Pathogenesis and vaccine development for respiratory syncytial virus and parainfluenzavirus-3
Project Leader: Sylvia van den Hurk
Respiratory syncytial virus (RSV) is the leading cause of bronchiolitis and viral pneumonia in infants and young children, resulting in the hospitalization of up to 2 percent of children in their first year of life. RSV is second to malaria as a cause of mortality due to a single pathogen in infants between 1 month and 1 year of age. Human parainfluenzaviruses (hPIVs) are second only to RSV as causes of lower respiratory tract illness and hospitalization. Vaccines against RSV, hPIV32 and the related hPIV-1, 2, and 4 are currently not available but are urgently needed.
As the factors contributing to the severity of RSV disease in infants and elderly are still not completely understood we are studying age- and genetics-dependent differences in the clinical disease, lung pathology and innate and adaptive immune responses to RSV in newborn and older animals. We have developed a novel vaccine candidate for RSV, which is safe and effective in preclinical studies and induces long lasting immune responses. Importantly, this RSV vaccine was found to induce robust immune responses in newborn animals, and to be efficacious in the context of maternal immunization. The RSV vaccine is expected to enter phase 1 clinical trials in 2016 in partnership with the Pan-Provincial Vaccine Enterprise Inc. The current focus is on adding a PIV3 antigen to this vaccine, and testing this combination vaccine in various animal models. Furthermore, we are working on the mechanism of action of the vaccine components, as well as optimization for mucosal delivery.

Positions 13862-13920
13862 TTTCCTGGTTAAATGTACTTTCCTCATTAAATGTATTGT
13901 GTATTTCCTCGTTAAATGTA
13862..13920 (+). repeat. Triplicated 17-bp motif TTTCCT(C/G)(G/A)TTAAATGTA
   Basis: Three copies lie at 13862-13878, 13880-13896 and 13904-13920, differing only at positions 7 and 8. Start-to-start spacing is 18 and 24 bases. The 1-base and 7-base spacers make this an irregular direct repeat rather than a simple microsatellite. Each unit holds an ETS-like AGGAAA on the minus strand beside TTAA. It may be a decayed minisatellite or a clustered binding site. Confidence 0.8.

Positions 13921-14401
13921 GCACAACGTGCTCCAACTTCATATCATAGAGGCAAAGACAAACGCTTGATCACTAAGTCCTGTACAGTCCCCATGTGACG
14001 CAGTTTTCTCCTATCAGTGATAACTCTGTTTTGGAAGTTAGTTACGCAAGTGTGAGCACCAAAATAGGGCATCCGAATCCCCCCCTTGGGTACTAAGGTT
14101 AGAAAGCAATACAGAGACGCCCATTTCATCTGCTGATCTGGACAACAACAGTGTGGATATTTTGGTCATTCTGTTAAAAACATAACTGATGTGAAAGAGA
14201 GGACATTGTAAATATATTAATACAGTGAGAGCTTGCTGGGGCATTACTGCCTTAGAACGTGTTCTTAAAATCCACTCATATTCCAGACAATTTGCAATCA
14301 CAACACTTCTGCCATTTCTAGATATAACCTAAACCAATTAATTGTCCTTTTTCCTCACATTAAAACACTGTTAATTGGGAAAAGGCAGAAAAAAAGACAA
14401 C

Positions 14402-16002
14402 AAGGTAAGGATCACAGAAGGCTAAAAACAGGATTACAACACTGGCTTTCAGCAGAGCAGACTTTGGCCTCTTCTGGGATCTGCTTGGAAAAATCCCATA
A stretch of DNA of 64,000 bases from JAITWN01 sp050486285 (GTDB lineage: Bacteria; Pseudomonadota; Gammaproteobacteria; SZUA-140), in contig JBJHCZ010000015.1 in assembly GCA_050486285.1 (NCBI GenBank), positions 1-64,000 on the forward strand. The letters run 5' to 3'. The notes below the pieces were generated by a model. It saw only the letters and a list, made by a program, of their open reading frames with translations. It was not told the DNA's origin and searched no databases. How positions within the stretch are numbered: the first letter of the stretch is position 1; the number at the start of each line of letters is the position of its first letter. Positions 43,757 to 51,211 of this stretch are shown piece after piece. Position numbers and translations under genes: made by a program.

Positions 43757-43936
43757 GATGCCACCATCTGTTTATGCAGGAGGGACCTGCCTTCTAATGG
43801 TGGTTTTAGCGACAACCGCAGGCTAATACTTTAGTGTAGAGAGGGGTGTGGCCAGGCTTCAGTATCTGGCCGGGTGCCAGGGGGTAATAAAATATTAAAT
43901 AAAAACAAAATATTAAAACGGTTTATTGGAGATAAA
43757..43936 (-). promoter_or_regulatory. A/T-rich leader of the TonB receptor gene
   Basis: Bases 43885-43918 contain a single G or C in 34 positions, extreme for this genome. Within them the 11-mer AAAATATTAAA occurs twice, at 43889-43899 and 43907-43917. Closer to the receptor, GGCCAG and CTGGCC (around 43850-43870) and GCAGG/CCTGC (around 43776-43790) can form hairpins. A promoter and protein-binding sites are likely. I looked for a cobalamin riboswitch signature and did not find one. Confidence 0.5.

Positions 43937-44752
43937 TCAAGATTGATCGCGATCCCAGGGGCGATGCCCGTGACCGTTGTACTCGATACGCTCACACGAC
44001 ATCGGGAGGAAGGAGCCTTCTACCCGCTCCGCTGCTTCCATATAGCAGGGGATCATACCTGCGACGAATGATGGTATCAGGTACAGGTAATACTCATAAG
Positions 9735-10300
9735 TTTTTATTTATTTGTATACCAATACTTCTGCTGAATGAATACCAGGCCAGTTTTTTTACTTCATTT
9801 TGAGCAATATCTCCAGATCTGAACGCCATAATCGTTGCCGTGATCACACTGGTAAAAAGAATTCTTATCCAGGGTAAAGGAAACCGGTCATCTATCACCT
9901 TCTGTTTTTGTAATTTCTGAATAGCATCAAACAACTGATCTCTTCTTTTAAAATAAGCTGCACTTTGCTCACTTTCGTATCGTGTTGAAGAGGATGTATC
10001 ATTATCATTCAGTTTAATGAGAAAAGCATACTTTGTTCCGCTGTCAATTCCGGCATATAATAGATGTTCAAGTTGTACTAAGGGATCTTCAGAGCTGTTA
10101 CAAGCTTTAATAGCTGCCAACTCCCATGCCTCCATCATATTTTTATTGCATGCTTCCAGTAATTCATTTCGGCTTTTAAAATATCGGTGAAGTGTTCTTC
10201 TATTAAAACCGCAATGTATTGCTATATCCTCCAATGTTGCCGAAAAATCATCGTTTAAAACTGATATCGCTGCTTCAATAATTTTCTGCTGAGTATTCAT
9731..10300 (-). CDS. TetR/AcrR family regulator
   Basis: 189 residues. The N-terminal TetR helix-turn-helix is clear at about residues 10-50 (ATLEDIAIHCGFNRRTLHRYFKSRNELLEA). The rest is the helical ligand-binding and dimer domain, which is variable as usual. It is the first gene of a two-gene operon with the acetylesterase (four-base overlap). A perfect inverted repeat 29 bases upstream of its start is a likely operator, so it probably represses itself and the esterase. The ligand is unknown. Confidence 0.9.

- Identify age-dependent and genetic factors contributing to clinical disease caused by RSV
- Develop and characterize a RSV-PIV3 vaccine